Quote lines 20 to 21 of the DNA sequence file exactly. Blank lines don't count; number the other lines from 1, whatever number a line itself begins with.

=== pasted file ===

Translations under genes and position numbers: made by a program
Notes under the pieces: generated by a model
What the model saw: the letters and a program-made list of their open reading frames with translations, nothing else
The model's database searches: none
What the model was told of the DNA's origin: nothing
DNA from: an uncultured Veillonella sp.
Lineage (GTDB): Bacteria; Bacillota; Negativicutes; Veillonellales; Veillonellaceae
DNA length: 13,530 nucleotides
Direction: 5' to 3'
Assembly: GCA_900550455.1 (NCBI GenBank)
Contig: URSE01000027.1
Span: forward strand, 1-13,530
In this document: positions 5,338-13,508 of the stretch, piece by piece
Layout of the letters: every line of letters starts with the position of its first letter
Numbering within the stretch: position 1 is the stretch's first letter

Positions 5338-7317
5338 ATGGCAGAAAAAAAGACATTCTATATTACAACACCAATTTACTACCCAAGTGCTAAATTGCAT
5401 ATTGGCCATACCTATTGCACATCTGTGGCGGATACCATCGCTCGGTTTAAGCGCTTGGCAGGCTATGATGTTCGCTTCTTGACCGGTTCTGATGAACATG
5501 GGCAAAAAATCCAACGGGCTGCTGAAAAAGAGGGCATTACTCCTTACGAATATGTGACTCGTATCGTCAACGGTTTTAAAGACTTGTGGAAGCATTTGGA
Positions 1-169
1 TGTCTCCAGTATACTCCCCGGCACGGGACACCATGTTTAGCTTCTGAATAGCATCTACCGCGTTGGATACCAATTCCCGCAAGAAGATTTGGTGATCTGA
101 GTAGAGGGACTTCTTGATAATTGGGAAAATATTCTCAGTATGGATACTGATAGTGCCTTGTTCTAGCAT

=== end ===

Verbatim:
Positions 1-169
1 TGTCTCCAGTATACTCCCCGGCACGGGACACCATGTTTAGCTTCTGAATAGCATCTACCGCGTTGGATACCAATTCCCGCAAGAAGATTTGGTGATCTGA